By Thomas Curry
Renovations for Maloney Hall, the newly funded Busch School of Business’ building, are in the final stages as classes are scheduled to move into classrooms before the end of the semester.
Maloney Hall, originally named the Martin Maloney Chemical Laboratory, was constructed in 1917 and named after Maloney for his philanthropy work in Philadelphia and contributions to Catholic University as a benefactor. The Busch School of Business came about in January 2013, after branching off from the School of Arts and Sciences originally named the Department of Business and Economics, becoming its own entity after a vote from the University Board of Trustees.
News of renovation came to the Busch School in 2016, after $47 million in gifts and donations were given to the school, with $15 million of the proceeds coming from the Busch Family Foundation. As a result, this allowed the department to flourish, tripling the number of incoming undergraduate Business and Economics majors between 2015 and 2019.
Construction of the building began with the incoming Class of 2021 in late 2017 and is nearly finished. Maloney Hall is the first of a series of planned construction projects on campus. Construction is also underway around Pangborn Hall and Gowan Hall, and around the perimeter of the Mullen Library.
Additions to the completely redone Maloney Hall include modern-style study rooms and offices, a 273-seat auditorium, and three case-team classrooms designed for case studies.
Along with these additions, Maloney Hall will also be home to a chapel on the west wing of the building. The chapel is meant to be a reminder to students and staff of the Lord’s presence and incorporation of faith in one’s everyday career.
“We may be the only business school in America that has a beautiful chapel,” Former Dean and current Clinical Associate Professor, William Bowman said, “[it] has beautiful stained glass windows depicting mostly modern saints our students and faculty can relate to.”
Bowman credits the “St. Michael the Archangel” to Granda, a firm based in Spain that designs and builds chapels. The chapel will be used for daily mass at 12:40 pm, “as well as a full schedule of confession, adoration, and days of recollection,” according to Bowman.
On January 7, Catholic University posted a video on Facebook of progress between August 2018 and December 2018, one week prior to the start of the Spring semester. Accompanying the video was a caption confirming that the building is open for class at the start of the upcoming semester, exclaiming, “The renovations are wrapping up in Maloney Hall, the new home for @thebuschschool. The building will open at the start of the Spring semester.”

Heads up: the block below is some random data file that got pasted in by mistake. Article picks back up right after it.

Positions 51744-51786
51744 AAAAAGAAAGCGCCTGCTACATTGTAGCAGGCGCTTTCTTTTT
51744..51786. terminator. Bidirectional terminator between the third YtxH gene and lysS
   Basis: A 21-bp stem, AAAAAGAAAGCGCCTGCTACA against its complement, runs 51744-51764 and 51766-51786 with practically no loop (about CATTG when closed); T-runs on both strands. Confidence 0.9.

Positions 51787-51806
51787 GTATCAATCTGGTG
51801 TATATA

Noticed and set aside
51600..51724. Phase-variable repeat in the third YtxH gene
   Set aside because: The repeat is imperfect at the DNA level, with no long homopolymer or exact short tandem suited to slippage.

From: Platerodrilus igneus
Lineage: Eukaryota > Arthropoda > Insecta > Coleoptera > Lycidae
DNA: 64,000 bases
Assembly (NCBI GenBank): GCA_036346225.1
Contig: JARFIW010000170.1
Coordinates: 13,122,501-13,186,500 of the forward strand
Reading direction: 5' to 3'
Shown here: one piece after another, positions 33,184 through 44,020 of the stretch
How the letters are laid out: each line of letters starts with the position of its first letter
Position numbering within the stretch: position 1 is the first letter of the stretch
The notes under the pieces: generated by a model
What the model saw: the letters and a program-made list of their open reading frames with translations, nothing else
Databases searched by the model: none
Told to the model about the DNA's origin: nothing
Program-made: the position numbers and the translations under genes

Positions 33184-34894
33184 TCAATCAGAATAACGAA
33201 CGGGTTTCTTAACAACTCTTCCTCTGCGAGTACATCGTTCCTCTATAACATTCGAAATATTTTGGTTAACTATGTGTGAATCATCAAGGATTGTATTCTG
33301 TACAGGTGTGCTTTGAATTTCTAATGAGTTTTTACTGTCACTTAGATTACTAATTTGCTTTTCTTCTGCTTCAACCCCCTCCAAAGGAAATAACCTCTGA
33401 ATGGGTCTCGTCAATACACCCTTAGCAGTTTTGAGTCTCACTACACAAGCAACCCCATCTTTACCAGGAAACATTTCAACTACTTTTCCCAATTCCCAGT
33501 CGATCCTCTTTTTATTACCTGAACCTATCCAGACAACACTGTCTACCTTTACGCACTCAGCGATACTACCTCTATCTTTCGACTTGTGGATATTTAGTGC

Business and Economics students say they are excited for the new school after seeing the late Department of Business and Economics evolve into the Busch School.
“I am so happy that the business school finally has a place for all of its students to socialize,” said Jessica Shelton, a sophomore international business major and President of the International Business Club, “it has been challenging in the past with no set place of study for business majors.” Shelton also said she takes a liking to the “Harvard on the outside, Google on the inside” slogan that the school has advertised.
The renovation is seen by the school as a necessary addition with the rapidly increasing enrollment rates of the University, with business being one of the fastest growing areas of study at the University.
“The architects at Studios did an amazing job for us, led by Brian Pilot. And the Whiting Turner construction company made the design magic become reality,” Bowman added. Others involved in the process of renovating Maloney Hall include, “Phil Brach of the Busch School, Kathleen Cahill of our Facilities office, Larry Blanford from our Board of Trustees and Board of Visitors, and Tim and Steph Busch who played both a financial and a design role.”
Classes are set to move into Maloney Hall in February, and faculty and staff have already moved to their offices. The school plans to host a formal dedication for the building as well as a consecration for the new chapel on March 18.